‘I was my high school’s class clown. It is a very small high school in Salt Lake City hidden in the neighborhoods overlooking the skyscrapers of downtown, so everyone in my graduating class knew a little too much about each other. When I first discovered that people voted me for class clown, I was a little offended. Over-analyzing brought me to think about how an image of me with a red nose and orange afro must pop up in everyone’s mind when hearing my name. But, it grew on me. I’ve heard that people might forget about the things you said or did but won’t forget about how you made them feel, and, if I’ve made people feel happy, I feel as though I am living right. My personality is something that I hold onto as a last remaining piece of my father, who passed away during my freshman year of high school.
My father was the life of the party. He was very amicable guy…the local, immigrant shopkeeper who made good friends with every one of his customers. One of my sharpest memories of him at the store was him hand-feeding a slurpee to one of the toddlers with whom we are still close family friends. To this day, they remind my family of how they loved that about him when they shop at the store. His jokes were undeniably the loudest thing about him. I admired him as he enraptured everyone at our backyard barbeques roaring the same stories with the same punchlines about his daredevil shenanigans in India. His personality attracted people. I’ve been told likewise. What a blessing it is to share that part about me with him.
His passing shook me not just in the suddenness of it but also in the manner in which it happened. He had recently been diagnosed with stage four cancer. During one of the short times he was able to come home between chemotherapy treatments, he entered cardiac arrest and became brain dead. We kept him on life support for ten days before we realized that prolonging his life was only a comfort for us to be physically close to him even though he must have been in excruciating pain. Each extra day he spent on life support, the more sore his body became, the more the cancer was spreading, and the harder it became for us to let him go.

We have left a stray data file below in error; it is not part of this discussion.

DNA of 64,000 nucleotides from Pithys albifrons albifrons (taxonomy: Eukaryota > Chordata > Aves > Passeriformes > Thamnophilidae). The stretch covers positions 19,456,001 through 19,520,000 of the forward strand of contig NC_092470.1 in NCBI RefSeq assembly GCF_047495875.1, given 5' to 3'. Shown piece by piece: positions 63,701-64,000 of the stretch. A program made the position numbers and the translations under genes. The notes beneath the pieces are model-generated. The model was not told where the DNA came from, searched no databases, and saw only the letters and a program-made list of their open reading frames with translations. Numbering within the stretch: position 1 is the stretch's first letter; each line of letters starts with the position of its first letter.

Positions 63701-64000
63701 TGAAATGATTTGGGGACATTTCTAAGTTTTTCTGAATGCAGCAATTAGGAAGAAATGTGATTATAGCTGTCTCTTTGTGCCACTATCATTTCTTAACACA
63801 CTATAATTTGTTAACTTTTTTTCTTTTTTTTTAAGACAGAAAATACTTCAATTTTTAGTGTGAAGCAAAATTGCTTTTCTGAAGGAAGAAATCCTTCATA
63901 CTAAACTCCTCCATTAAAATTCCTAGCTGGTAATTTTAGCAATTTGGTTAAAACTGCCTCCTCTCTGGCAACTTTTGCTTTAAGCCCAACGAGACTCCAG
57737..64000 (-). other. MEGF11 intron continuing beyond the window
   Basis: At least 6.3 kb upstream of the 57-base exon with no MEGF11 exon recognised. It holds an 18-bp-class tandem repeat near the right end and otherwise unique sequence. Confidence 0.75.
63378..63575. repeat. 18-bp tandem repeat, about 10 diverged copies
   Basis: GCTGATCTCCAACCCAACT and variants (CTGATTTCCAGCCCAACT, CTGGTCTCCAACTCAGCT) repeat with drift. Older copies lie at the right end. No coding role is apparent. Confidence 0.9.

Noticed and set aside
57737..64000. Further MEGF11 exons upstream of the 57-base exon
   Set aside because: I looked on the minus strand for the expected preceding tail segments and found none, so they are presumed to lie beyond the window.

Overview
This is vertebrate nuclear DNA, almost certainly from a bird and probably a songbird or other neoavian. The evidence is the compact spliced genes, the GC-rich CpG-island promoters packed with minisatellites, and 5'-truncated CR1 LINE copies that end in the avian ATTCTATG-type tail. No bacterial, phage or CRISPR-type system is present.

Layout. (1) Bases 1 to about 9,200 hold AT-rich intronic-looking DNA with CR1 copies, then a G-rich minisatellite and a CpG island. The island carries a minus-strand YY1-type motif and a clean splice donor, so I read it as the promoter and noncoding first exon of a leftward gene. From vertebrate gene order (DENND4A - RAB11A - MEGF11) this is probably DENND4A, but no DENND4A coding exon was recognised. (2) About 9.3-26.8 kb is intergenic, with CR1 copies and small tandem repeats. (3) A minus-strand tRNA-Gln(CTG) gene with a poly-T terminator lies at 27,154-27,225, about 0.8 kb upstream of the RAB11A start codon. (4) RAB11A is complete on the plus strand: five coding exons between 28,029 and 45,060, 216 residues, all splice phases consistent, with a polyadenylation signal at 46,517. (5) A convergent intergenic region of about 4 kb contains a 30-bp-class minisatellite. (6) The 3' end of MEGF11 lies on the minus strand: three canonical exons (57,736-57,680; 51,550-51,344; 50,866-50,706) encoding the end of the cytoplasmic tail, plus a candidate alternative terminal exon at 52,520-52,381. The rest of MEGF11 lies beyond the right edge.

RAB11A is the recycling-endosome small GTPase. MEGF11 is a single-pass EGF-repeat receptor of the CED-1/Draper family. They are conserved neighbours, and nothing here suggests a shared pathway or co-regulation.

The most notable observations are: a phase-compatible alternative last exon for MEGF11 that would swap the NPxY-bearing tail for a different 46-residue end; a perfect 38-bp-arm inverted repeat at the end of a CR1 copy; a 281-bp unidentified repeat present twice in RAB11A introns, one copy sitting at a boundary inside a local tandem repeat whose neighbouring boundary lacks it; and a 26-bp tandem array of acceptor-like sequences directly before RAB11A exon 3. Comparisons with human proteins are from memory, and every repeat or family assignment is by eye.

I imagine something like the loss of a father would make me more reserved but, to my surprise, it has made me more open to people, and that’s a silver lining I reflect on today. I lived my high school years with open arms to people around me and continue to do so as the young adult I am. I don’t really hold back aspects about myself, and some people admire that while others may be taken back by it. I wish we could all live like that, as real as we are. And I wish we may all find the comfort of having people who cherish us for us in our rawest form.
There is no denying I am loud, I thank my dad for that. I treasure the moments that my humor makes someone’s eyes crinkle and the corners of their mouths lift up. This is how I best care for those around me…by nurturing mental well-being with the medicine of laughter. I hope to carry this passion of ensuring that people around me are well-cared for in my unwavering aspiration to become a physician one day. And so, if that means I’m a ‘clown,’ I will gladly take that without offense and with the grace I hope I exude.’